Technology is changing rapidly and with that comes higher demands on your network while pushing bandwidth requirements to its limits.
In the market for the past few years, virtual OEM network infrastructure has been primarily VM based whereas the market is turning to Docker container system for routers, firewalls, SD-WAN, and similar virtual infrastructure packages. Over the next few years network infrastructure is expected to normalize into Kubernetes native that will allow Cloud-native Network Function (CNF) look and feel. This CNF would be deployable into the edge, hybrid, multi, distributed, service mesh, on premise, native, and all types of CLOUD environments. This normalization allows the OEM functionality of branded and open source network infrastructure components to be delivered regardless of what hardware, hypervisor, container system, cloud native, or any environment they are deployed on.
When moving to VNF or CNF for networking, security, SD-WAN, or SASE, the additional topic of service chaining must be considered. For a simple working idea of service chaining, imagine virtual Ethernet cables within the virtual operating environment of the chassis, datacenter, or cloud deployment. Service chaining can be performed several ways however, it is common to use a virtual switching environment and develop a template that defines how each logical Ethernet interface connects to each other device such as a logical rack elevation diagram. This service chain is an additional level of risk for compatibility and security concerns in production. Significant testing should be performed to guarantee stated production performance and security goals prior to actual production deployment. (See ETSI unveils new standard for NFV deployment templates)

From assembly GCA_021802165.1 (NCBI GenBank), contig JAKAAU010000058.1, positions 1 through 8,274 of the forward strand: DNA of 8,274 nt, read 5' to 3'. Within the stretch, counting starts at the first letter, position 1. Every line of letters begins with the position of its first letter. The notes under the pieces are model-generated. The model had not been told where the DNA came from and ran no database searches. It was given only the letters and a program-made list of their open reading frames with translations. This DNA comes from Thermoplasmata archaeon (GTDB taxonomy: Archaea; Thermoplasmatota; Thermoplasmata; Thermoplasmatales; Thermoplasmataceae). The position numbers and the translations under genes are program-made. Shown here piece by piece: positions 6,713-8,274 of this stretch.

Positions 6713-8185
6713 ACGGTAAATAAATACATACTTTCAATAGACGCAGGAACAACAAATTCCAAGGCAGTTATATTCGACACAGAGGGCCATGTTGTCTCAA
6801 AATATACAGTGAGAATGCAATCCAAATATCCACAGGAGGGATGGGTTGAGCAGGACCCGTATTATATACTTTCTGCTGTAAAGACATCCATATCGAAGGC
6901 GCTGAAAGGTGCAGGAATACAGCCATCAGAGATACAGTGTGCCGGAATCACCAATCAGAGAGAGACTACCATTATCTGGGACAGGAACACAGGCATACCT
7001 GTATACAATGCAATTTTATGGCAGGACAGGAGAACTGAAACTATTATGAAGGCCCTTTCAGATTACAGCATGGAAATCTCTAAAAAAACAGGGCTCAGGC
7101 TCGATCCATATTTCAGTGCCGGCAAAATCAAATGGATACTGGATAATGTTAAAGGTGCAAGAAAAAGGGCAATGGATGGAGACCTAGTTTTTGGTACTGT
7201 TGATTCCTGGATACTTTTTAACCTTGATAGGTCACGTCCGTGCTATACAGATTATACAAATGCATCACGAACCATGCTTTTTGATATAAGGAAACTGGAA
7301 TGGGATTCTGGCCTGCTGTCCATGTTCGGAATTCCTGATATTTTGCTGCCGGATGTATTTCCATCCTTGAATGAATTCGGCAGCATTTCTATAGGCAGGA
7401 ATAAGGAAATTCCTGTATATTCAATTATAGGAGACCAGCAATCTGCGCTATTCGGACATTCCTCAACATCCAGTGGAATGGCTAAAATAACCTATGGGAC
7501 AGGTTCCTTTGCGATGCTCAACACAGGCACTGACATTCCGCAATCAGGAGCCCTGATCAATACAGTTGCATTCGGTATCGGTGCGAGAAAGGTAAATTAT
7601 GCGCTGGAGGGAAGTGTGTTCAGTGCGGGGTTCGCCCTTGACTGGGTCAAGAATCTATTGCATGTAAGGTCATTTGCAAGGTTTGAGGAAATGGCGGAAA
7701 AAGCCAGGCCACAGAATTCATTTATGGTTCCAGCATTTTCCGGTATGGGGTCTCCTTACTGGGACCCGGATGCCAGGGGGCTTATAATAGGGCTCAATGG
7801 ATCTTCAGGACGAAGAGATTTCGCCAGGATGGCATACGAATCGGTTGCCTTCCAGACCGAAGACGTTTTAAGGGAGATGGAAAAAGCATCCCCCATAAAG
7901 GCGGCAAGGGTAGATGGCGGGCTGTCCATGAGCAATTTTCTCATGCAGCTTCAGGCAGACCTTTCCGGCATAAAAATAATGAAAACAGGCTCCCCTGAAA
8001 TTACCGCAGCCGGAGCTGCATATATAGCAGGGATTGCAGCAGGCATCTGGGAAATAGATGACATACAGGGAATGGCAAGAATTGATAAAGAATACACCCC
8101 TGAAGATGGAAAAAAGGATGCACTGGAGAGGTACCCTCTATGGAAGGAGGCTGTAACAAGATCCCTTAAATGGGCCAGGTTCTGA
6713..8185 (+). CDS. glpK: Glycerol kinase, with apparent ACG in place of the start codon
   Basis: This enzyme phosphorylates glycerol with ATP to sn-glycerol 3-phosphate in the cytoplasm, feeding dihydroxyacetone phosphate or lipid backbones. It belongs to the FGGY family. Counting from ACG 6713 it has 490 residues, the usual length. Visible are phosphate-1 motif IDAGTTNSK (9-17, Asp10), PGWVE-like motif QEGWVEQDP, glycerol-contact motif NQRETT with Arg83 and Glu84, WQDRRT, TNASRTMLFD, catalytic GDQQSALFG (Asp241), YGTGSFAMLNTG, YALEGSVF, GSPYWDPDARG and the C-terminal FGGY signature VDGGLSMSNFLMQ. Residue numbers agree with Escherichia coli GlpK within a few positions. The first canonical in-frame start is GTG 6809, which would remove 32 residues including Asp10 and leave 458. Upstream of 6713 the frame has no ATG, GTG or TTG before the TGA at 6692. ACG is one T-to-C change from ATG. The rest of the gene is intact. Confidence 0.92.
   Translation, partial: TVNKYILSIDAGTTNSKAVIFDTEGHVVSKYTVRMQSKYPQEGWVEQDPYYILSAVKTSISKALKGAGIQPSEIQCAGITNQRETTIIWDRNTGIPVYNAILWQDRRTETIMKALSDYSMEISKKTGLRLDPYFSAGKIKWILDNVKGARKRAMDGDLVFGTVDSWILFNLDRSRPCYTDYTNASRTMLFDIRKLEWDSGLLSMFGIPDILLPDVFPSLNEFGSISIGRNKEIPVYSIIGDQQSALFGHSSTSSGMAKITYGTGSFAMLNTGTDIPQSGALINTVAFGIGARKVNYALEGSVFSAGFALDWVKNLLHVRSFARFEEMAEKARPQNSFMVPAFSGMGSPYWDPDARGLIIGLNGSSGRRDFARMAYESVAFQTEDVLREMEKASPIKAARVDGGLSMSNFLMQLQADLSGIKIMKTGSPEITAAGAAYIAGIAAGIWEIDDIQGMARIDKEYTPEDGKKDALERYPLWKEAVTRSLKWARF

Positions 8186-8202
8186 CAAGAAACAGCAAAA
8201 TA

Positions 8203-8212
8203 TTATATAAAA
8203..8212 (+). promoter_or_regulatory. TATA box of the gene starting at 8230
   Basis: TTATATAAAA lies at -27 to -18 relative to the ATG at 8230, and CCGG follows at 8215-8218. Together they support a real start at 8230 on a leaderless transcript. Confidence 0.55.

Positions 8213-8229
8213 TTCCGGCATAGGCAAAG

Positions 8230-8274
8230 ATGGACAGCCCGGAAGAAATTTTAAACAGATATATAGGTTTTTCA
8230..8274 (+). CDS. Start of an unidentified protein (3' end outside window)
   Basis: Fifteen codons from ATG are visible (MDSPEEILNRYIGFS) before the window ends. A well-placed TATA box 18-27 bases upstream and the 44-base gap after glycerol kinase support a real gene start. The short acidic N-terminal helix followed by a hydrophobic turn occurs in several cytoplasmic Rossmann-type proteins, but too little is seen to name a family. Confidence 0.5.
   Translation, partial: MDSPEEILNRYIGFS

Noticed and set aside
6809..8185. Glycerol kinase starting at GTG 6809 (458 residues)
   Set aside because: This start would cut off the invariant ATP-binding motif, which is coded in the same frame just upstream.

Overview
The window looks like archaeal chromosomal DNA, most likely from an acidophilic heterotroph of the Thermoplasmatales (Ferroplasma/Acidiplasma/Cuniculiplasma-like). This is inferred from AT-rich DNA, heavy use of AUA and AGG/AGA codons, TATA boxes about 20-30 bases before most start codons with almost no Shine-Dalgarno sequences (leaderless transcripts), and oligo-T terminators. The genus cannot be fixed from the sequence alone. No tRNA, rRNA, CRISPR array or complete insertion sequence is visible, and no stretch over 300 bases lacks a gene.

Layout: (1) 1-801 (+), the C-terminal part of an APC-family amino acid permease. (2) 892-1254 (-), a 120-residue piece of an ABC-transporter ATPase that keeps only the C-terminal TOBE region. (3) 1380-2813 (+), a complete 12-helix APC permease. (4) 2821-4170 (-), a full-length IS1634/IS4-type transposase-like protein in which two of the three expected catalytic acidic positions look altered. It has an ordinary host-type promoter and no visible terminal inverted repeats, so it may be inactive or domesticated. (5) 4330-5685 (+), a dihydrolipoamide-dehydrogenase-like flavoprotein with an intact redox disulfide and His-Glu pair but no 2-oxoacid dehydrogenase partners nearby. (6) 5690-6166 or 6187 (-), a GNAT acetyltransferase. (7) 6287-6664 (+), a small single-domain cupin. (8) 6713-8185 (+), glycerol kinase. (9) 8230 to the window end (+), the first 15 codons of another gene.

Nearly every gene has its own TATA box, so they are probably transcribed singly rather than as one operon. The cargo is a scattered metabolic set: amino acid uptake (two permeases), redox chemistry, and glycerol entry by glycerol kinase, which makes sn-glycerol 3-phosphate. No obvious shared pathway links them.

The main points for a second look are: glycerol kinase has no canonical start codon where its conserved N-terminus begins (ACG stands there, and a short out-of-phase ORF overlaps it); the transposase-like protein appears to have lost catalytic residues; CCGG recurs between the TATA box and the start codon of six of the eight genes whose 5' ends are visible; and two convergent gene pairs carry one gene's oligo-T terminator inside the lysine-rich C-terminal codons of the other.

To solve for interoperability concerns, AT&T requires extensive certification testing for all standard solutions prior to offering for sale. This certification process is designed to identify non-compliance with published industry standards, as well as software issues at any level in the solution. Often performance can be hampered by incompatible execution on protocols or firmware. Most performance issues are uncovered with load testing of all components within a given solution.
AT&T works with MEF, formerly The Metro Ethernet Form, https://www.mef.net/ to develop standards for interoperating solutions across multiple different clouds and manufacturers. The MEF 3.0 certified services and technology programs allow customers to leverage best of breed solutions with common certification standards ensuring performance and function. Certifying a solution end to end is allows for resilience with predictable expectations.